The case of the soldier who shot a wounded terrorist as he was lying on the ground in Hebron last week turned from a media circus into a real one at Sunday's cabinet meeting. Prime Minister Benjamin Netanyahu and Public Security Minister Gilad Erdan sparred with Education Minister Naftali Bennett over who is more beloved by Israel Defense Forces soldiers, and who led more soldiers into battle in the past. Defense Minister Moshe Ya’alon, who wasn’t at the meeting, issued a statement assailing politicians “who try to please a violent, extremist minority” that “will lead us to anarchy.”
Ya’alon, as usual, named no names, but his targets were clear: Bennett and former Foreign Minister Avigdor Lieberman, both of whom also clashed repeatedly with Ya’alon during the Gaza war of summer 2014. Bennett had earlier accused Ya’alon and senior IDF officers of having already tried and condemned the soldier, of giving journalists information harmful to the soldier and of being party to the decision to arrest him on the gravest charge in the military code — murder.
Lieberman announced he would come to the military court to show solidarity with the soldier. While Ya’alon is backing IDF Chief of Staff Gadi Eisenkot, it seems his colleagues in the cabinet are busy looking nervously behind them to ensure that the Israeli public hasn’t moved even further rightward. Most of them are riding the tiger of public opinion — which, at least on social media, is vehemently and crudely backing the soldier — and are afraid to anger it.
It’s noteworthy that what most infuriates the Internet commenters, and apparently many combat soldiers as well, is the murder charge. After all, this charge is still tentative, and could certainly be reduced later on.
Though the Military Police are still investigating, Army Radio revealed interesting details Sunday from the inquiry conducted by the IDF’s Central Command.
It turns out that the soldier shot the wounded terrorist 11 minutes (and not six, as previously thought) after the latter was downed by an earlier shot. This lag time raises questions about the suspect’s claim that he felt threatened, especially given the seeming unconcern of the other soldiers, officers and civilians at the scene, which is very visible in a video clip disseminated by the B’Tselem human rights organization.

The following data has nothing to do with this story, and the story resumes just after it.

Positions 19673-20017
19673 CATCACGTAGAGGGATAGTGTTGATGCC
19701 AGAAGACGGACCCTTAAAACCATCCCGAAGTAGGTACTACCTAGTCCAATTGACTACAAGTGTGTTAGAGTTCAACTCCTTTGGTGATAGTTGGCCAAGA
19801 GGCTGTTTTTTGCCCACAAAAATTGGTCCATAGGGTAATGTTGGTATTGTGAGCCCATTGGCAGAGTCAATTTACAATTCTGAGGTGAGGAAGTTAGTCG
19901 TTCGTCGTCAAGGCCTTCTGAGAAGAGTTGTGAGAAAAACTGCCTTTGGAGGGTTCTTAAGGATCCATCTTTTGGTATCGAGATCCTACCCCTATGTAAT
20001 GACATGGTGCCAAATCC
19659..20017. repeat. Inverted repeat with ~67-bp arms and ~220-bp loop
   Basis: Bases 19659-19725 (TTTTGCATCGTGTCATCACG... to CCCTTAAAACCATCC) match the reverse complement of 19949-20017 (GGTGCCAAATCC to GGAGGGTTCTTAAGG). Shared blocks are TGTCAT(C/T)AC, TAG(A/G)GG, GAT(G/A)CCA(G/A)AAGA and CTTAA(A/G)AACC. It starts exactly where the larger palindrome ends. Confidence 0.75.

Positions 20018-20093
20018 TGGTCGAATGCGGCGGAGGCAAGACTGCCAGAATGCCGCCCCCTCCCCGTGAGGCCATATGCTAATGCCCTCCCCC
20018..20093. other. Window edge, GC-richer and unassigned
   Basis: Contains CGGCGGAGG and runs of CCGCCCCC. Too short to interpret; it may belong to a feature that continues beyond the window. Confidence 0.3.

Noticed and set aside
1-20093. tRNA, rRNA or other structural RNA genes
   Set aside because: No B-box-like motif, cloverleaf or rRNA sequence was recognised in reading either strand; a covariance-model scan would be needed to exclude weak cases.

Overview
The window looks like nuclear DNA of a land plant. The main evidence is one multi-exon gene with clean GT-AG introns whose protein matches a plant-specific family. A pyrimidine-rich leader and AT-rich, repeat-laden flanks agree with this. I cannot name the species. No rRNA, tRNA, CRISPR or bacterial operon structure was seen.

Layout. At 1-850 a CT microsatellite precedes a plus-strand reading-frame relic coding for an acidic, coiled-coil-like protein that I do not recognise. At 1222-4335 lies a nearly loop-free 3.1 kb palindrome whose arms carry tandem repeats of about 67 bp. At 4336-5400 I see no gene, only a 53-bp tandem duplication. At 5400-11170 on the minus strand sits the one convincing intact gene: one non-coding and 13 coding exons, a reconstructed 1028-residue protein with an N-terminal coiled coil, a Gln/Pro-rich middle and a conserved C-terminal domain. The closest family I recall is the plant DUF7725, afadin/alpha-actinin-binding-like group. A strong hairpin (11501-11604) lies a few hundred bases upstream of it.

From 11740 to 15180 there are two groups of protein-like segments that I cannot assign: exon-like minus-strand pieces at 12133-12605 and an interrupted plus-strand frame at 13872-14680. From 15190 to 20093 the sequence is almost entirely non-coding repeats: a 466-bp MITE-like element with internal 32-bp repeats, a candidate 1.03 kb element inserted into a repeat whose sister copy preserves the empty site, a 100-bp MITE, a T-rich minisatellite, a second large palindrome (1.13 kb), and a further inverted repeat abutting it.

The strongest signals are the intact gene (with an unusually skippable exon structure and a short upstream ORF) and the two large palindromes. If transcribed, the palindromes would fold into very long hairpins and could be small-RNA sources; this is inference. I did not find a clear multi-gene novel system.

According to Army Radio, another soldier testified to the inquiry that before shooting the terrorist in the head, the suspect had told him the person who stabbed their comrade “should be killed.” The company commander testified to hearing similar statements from the suspect immediately after the shooting.
Other video clips of the incident, which began when two Palestinians stabbed another soldier from the suspect’s company, reveal additional details. In one clip, a soldier can be seen using his foot to turn over the body of the other Palestinian attacker, who was already dead, possibly to ensure that he wasn’t wearing a suicide vest. This could indicate that other soldiers were aware that the bodies might be booby-trapped — the suspect’s explanation for why he opened fire — and had already ruled it out.
Another clip shows a soldier, apparently the suspect, shaking hands and exchanging smiles with Kahanist leader Baruch Marzel, a prominent Hebron settler, moments after the shooting.
If all this evidence is credible, it undermines the suspect’s line of defense — that he feared the wounded terrorist could still set off a suicide vest. And in any case, he definitely opened fire at close range when other soldiers and civilians were nearby, which violates safety regulations: An explosive vest could be detonated by such a shot, causing many casualties.
Another question relates to the role of Hebron settlers in the incident. Members of Haztalah Judea and Samaria, a medical service that operates in the West Bank, show up after almost every terror attack. But their role has long ceased to be limited to providing first aid. In addition, the organization’s volunteers film the scene and disseminate footage and photos on the Web, sometimes accompanied by blatant political slogans. This footage, incidentally, is often used afterward by Palestinians to claim that the IDF is systematically executing terrorists who carry out stabbings or car-ramming attacks.
The organization’s footage of this incident shows its medics largely controlling the situation and giving advice, if not orders, to the soldiers and officers. This happens often in Hebron, where settlers exert an especially powerful influence over the army, in part due to their vast experience of handling countless terror attacks over the past few decades.
In the clip, two volunteers from the organization can be heard warning the soldiers that the terrorists might be wearing explosives. Shortly afterward, the soldier shoots the wounded terrorist. In this context, it’s interesting to note that the IDF recently warned the Magen David Adom ambulance service, under whose auspices Haztalah Judea and Samaria operates, that it must make sure the group’s medics treat wounded Palestinians, as required by both medical ethics and army orders.
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